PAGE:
January 16, 2004    Volume 11, No. 2

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Commerce Department Finishes Long-Awaited Manufacturing Study

The Bush administration on January 16 released its long-anticipated study on what the government should do to address the steep downturn in the U.S. manufacturing sector. Originally scheduled to be released in September, the 88-page report became exceedingly complex, according to those involved in writing various iterations of the document entitled "Manufacturing In America: A Comprehensive Strategy to Address the Challenges to U.S. Manufacturers."

Manufacturers are generally pleased with the result, though they admit that the report repackages many long-standing Bush administration policy initiatives into one place, including making the tax cuts permanent, tort and regulatory reform, and energy and health care initiatives.

Nevertheless, Secretary of Commerce Donald Evans pledged that the study is the first step in reorienting the federal government toward addressing polices that improve the competitiveness of U.S. manufacturers.

"When I came to Washington, I started to focus on this sector of the economy and I asked, 'Who is responsible for manufacturing?' And nobody could answer the question," Evans said at the unveiling of the report in Cleveland. "Management 101 to me is if you have a critical area of the economy you should have one person focused on it every day." The Bush administration "is going to make sure there is a consistent, steady advocate for manufacturing in Washington, D.C., and in the federal government," Evans said.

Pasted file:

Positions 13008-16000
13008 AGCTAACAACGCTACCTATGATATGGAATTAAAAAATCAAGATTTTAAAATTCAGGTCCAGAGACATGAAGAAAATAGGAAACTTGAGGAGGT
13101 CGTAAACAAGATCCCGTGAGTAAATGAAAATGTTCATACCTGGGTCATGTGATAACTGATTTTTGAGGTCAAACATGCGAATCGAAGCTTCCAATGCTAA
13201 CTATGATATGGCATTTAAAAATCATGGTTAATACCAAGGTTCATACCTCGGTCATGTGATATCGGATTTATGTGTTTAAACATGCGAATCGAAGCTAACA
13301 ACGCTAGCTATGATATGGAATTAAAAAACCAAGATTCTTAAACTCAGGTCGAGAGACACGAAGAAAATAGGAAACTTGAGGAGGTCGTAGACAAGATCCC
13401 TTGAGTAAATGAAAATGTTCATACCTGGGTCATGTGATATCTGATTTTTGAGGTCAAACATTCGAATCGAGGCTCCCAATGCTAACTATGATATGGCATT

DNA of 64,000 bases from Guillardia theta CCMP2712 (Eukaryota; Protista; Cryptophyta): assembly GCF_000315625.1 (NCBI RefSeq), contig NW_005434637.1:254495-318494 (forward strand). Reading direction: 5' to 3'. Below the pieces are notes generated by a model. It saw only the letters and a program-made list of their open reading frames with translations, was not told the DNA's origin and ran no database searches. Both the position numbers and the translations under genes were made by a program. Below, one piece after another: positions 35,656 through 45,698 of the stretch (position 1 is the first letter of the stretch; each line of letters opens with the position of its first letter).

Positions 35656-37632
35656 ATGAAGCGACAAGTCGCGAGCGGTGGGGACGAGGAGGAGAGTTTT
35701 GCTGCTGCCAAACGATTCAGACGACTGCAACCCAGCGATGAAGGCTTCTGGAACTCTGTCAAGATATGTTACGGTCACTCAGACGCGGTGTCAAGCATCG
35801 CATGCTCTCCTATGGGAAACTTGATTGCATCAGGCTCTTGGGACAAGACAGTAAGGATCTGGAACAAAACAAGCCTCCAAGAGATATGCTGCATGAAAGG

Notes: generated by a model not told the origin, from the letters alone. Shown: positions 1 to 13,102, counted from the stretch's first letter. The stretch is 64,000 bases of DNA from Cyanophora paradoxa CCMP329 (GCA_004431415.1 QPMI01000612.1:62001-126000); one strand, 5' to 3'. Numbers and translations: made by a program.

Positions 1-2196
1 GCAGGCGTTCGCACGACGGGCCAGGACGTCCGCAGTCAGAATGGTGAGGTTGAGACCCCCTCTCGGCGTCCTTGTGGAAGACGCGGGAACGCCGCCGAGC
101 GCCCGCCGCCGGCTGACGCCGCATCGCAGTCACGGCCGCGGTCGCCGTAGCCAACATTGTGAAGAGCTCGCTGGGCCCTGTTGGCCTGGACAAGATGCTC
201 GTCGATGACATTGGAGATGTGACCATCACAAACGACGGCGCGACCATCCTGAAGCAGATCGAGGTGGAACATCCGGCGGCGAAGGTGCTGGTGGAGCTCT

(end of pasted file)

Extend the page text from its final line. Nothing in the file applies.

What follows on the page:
The report lists 63 recommendations, but the most important aspect of the endeavor is focusing the administration's attention on manufacturing, Evans emphasized. A new manufacturing position will be created within the Commerce Department and a variety of interagency working groups and task forces will be chartered throughout government to pursue policies regarding fair trade, R&D funding and regulatory reform.

When the Bush administration leaves office, "the job won't be done, but what we'll leave behind is a legacy of an organizational structure...that is going to be focused on the manufacturing sector," Evans told employees gathered at the Lincoln Electric factory in Cleveland. "The person who is responsible will be held accountable and coordinate all across the administration and government issues that are important to manufacturers."

Those involved in various iterations of the report said report authors had to overcome many of the raw emotional appeals made by manufacturers for the government to take more strident measures to counter surging imports. "Talking about 'fair trade' is generically okay for the administration in diplomatic circles," says one manufacturing trade association executive who contributed to the study. "The 'fair trade' mantra mutes the intense criticism manufacturers levied against our government and many of our trading partners."

The study was also delayed by the need to do fact checking and to counter protectionist arguments that dominated many roundtable discussions. Editing the document also became a challenge, say others. "It was a thesis project for those in the [Commerce Department] to learn the role that manufacturing plays in the society," says one government contributor. "There wasn't anybody here [at Commerce] who understood the importance of manufacturing" prior to the start of the study. "That slowed us down, but now that's changed."